Adele:            Or bad information.

Mike:              Or bad information. The elderly part of the demographics, they’re disappearing. They’re the last remnants of the Republican Party. The real question is, you started a war on women, you started a war in intellectualism, you started a war on labor, you’ve started a war on students, you’ve started a war on minorities, you’ve got a war on poverty, I mean, on poverty-stricken, not poverty, you’ve got a war on the 99%. Who in the hell do you to go to rebuild this party, especially  when you have out there, ankle-biting, tea baggers that say, “No, we’re in charge.”

From a Democrat standpoint, this is a godsend because you have a party in disarray. As you point out, the infrastructure has reached the point … I don’t know how the hell you rebuild it.

Adele:            If only I had the faith in the Democratic Party to believe that they would actually be able to advantage this moment …

Mike:              You know what I …

Adele:            It is the Democratic Party after all.

Mike:              You know what I think about that, so we are in agreement. This is overwhelming from the standpoint of the steep hill that the Republicans have got to rebuild on.

Adele:            I think you’re absolutely right. I do think because of that, there is a danger, my job is to be Debbie Downer, that’s kind of who I am. I think there’s a danger, Pap, that Democrats in more conservative areas feeling that their job now is to take up the vacated right of center.

Mike:              Yeah, because what that’ll do when you … great article that you produced before the election, “Romney Pushed Limits of Accepted Racism.” What that does then, is it starts alienating the Latinos and alienating the African Americans that now are, become the backbone of the coalition, right?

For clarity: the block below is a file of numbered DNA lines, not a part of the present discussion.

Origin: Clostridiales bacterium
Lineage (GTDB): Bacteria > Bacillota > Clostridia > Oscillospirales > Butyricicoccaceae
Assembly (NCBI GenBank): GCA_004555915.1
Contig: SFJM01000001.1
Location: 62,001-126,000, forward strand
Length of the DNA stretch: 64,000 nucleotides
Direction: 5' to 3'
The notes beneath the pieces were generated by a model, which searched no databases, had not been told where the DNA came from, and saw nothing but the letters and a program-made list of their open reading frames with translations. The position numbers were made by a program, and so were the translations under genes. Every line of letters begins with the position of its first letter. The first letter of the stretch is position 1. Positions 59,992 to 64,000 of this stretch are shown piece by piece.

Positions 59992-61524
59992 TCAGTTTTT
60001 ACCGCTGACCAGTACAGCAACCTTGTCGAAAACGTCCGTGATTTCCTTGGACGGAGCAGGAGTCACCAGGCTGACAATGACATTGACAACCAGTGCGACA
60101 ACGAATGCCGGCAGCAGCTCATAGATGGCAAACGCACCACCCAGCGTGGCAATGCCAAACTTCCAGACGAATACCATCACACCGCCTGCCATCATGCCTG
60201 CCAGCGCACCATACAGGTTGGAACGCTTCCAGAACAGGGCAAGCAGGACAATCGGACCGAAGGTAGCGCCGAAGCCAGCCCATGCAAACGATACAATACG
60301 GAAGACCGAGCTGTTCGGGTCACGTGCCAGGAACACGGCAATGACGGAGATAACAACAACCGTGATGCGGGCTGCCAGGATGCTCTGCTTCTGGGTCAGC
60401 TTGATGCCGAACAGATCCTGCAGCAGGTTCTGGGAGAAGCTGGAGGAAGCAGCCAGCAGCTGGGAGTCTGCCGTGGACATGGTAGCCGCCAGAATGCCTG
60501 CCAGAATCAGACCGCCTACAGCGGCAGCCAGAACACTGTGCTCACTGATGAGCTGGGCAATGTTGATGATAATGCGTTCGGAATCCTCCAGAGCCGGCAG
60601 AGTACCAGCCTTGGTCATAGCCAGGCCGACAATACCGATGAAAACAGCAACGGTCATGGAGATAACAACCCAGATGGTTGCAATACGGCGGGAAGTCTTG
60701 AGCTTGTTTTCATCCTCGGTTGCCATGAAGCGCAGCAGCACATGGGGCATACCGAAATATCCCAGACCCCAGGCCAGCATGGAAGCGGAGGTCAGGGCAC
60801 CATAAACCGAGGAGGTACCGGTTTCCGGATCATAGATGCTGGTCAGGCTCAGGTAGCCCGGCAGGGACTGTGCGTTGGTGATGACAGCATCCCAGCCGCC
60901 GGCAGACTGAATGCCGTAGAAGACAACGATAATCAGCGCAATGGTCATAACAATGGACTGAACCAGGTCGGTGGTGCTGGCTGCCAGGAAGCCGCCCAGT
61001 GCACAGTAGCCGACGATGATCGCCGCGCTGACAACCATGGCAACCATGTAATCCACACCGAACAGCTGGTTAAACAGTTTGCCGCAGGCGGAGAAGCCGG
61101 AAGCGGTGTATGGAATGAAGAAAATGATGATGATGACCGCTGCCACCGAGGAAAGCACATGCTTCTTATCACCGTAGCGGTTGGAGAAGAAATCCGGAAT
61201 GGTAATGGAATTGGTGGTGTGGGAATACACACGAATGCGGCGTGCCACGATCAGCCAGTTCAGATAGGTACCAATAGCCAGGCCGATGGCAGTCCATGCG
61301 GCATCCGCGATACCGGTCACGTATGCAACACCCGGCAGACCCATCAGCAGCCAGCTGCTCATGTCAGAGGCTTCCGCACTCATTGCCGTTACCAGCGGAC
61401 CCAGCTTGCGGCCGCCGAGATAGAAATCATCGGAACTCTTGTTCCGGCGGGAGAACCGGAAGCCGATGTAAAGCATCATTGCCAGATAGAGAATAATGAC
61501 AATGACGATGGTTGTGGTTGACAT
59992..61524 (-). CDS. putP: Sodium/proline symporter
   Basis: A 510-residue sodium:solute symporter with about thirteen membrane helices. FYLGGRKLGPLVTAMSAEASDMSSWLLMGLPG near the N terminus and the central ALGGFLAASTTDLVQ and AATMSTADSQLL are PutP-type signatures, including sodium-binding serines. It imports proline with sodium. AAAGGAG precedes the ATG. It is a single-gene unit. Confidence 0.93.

Adele:            Yeah. As the boomers age, if you’re going to cut into social security in terms of that bargain they like to talk about, any of that kind of thing, it’s really time for progressives to keep the feet of the Democratic Party and its leadership and the President to the fire.

We tend to always say we’re going to do that. This was a very hard-won victory. I got to say “kudos” to the Obama turnout operation. I’ve been covering the rights’ turnout operation and I was nervous, but these guys did run circles around them.

Mike:              Let me put this in perfection. First of all, Adele, you have to follow this crazy fringe. That’s one part of your job.

Adele:            That’s my job, yeah.

Mike:              That’s what you …

Adele:            Pretty much what I do.

Mike:              That’s what you write about. It’s almost like waking up today and saying, “Today, again, I’m a proctologist.” I have to go do this thing. I’m the proctologist of politics. As the proctologist of politics, why don’t you make some comparisons for me.  It is unappealing, but I don’t think these terms that I’m just thinking …